Trek Southwest - Hiking and Camping the Desert Southwest

Fay Canyon Trail – Sedona, Arizona

in Arizona

Located in the Red Rocks/Secret Wilderness area of the Coconino National Forest just outside Sedona – Fay Canyon Trail proves that a hike doesn’t have to be hard to be amazing. At a short 1.1 miles out and back – this is a hike you’ll want to do more than once. And because it’s relatively short with very little elevation gain – it’s great for the youngest hikers and those who can’t handle the terrain of more difficult hikes. And the trail’s end is simply gorgeous!

Although I am a little bit embarrassed to admit that we totally missed the rock arch that is the famous part of the Fay Canyon Trail. It turns out that the rock arch is easily missed from the trail, but can definitely be spotted to the right about a half mile from the trail’s beginning (the exact coordinates are 34.9092016,-111.8623987). When we got home – I went online to compare our experience with what others had to say and was bummed to discover that we missed the arch. Nevertheless – we’ll be going back again in order to see it!

The good news is that even without seeing the rock arch – the trail is completely worth the trip! We took the whole family (3 kids and 2 dogs) on this hike in March. The weather was perfect in the high 60’s. When we (quickly) picked this hike before we headed up to Sedona in the morning – I assumed the trailhead would be a tiny dirt area off the side of the road. I was surprised to discover a paved parking lot with plenty of spots left when we arrived.

Traihead parking lot

Because Fay Canyon is part of the Red Rock/Secret Mountain Wilderness area – you’ll need a Red Rock Pass on your vehicle (more information can be found at the Red Rock Pass Program page). They’re easy to find in town and at several other trailheads there are actually Red Rock Pass dispensers. If you don’t remember until you’re nearly there – you can simply drive 2 minutes away to the Boynton Canyon Trailhead parking lot where there is a pay station (that accepts credit cards or cash).

 

‘The trail itself begins just across the highway from the parking lot. Just look for the sign in the picture below.

Trail begin

The trail is nearly flat and mostly fine red dirt in the beginning. However – the views of red rock start nearly immediately. It’s gorgeous from the get-go!

Trail is fine red dirt

Red rocks in the distance

The trail is open to horses, hikers, and is dog-friendly. However, no motorized vehicles are allowed (including mountain bikes). Also, as you can see a bit from the sign below – it’s bear country so it’s a good idea to use your bear common sense. If you happen to encounter a bear – don’t run away or scream. Back slowly away talking in a calm low voice. It’s a good idea to let your kids know what to do before you enter bear country so if you do happen to spot one – they’ll know what to do (or maybe remember what to do with a reminder from you.) And as the sign indicates – please do not feed the bears!

Signage

We visited on a Saturday and even so it wasn’t terribly crowded. Fay Canyon isn’t as well known as some of the other trails that are closer to town.

Trail shot

Red Rock/Secret Mountain Sign

As the trail continues – you’ll enter a more forested area and the terrain of the trail changes to much rockier.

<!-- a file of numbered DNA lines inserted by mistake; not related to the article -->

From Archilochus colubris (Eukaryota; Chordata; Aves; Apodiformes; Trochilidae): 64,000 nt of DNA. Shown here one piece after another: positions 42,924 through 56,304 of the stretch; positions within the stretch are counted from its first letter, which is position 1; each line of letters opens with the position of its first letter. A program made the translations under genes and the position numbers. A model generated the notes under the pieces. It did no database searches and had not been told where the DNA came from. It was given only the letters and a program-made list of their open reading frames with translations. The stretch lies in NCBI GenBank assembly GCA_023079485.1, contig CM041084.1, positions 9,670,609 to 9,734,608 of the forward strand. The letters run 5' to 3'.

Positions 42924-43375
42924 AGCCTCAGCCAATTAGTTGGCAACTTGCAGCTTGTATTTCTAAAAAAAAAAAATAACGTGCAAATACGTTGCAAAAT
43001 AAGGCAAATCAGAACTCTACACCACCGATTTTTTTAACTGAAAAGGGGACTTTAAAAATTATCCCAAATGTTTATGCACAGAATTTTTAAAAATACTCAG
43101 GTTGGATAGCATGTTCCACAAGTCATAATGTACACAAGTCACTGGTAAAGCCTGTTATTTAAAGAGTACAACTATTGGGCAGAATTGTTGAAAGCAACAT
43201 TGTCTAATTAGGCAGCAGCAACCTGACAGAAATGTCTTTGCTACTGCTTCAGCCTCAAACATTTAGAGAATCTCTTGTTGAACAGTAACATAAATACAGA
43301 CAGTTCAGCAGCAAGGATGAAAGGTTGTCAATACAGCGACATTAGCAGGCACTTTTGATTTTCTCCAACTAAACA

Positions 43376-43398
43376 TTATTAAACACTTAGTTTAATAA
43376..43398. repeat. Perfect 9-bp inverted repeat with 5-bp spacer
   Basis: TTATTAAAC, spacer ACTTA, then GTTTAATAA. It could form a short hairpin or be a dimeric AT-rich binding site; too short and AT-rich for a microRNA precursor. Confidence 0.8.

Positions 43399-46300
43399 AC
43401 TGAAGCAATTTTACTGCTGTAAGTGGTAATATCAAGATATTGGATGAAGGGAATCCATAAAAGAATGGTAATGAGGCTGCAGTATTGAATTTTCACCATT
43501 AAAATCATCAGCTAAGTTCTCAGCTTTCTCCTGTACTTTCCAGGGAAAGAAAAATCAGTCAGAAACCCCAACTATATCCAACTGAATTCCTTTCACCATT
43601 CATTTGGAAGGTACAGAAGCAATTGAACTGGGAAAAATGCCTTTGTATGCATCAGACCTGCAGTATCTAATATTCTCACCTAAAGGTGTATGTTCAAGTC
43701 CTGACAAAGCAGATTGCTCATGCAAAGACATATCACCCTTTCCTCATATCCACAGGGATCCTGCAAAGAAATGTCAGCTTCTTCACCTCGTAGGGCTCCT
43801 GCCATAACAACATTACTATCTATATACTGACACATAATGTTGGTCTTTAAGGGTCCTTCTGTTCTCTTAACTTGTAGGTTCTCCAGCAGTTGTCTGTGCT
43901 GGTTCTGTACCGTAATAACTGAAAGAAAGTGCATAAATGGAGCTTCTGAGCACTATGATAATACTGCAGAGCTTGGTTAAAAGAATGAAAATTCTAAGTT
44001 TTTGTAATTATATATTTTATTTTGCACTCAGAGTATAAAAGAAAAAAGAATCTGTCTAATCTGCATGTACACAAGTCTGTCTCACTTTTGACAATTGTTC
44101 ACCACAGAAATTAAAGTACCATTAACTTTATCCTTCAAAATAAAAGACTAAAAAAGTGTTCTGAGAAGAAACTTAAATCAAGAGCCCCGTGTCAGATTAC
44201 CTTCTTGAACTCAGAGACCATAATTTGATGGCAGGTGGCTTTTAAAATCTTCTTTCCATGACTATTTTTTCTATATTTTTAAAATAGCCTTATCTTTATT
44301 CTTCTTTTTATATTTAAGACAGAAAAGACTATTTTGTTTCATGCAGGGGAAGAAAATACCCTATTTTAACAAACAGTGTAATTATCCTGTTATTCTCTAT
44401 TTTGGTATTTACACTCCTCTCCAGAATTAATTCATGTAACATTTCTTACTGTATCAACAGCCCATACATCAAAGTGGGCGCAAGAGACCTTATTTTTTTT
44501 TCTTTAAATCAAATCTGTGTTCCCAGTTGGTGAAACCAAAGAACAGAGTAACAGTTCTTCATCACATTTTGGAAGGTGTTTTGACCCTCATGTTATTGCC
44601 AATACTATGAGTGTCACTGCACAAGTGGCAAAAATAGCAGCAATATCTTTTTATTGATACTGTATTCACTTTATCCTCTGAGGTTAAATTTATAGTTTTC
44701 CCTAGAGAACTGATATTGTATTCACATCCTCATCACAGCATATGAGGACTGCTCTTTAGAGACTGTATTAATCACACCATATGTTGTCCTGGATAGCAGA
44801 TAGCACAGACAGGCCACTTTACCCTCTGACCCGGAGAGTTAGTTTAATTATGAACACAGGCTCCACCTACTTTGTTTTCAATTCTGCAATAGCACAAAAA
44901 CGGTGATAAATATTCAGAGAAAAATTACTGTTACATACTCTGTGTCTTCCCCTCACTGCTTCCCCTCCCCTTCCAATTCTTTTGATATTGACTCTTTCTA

Rocky trail

You’ll continue to get peeks of the canyon walls through the trees as you hike. The red rocks never get old for me. They’re stunning.

Canyon Walls

Canyon View

Do you see the little flat area in the picture below? It looked like someone had sliced through the rock as though it were a piece of cheese.

Shorn Rock Surface

The pines were growing right out of the canyon walls.

Trees growing from rock

As you hike further down the trail – the canyon walls get closer and closer.

Canyon Walls

Red Rock Walls

At the trail’s end, there is a large rock fall at the bottom and a nice little overhang you can use to climb up for spectacular views of the surrounding canyon walls. It’s not a difficult climb and well worth it. You can also continue on past the rock fall for a short distance…but this is the official trail’s end. The trail past this point is just a big rock fall. It’s all large boulders requiring you to climb up and over. As you can see my kids had a grand time climbing around on the rocks at the base.

Near Trail's End

Here’s the spot where you can climb up to get a great view. The kids are at the bottom of the hill…I recommend climbing up to just underneath the rock overhang.

Trail's End

Once you’re up there – here’s the view directly in front of you.

View from Ledge

And here’s the view to your slight right (looking back from where you came.)

View from Back

And if you turn around completely – here’s the canyon located behind you.

View from behind

And more trees just growing out of the canyon walls!

Trees

Even though we missed the rock arch (and that can be climbed up to as well – making this trail even more awesome!), this trail was a ton of fun. It took us just over an hour round-trip. And that was with a considerable amount of time playing on the boulders at the end. In summer – this trail can be very dry and hot so please make sure you bring enough water for your whole family (dogs included.) I highly recommend you check this trail out the next time you’re in Sedona.

For more information before you go – you can check out the Fay Canyon Trail in the Coconino National Forest.

Other Nearby Parks and Trails:

RobinGuest Post by Robin Laulainen. Robin writes about camping and other outdoorsy stuff at Trek Southwest, pets every dog she meets, and drinks more coffee than she should. She blogs about her other passion - creating - at Make It Yourself Girl.

 

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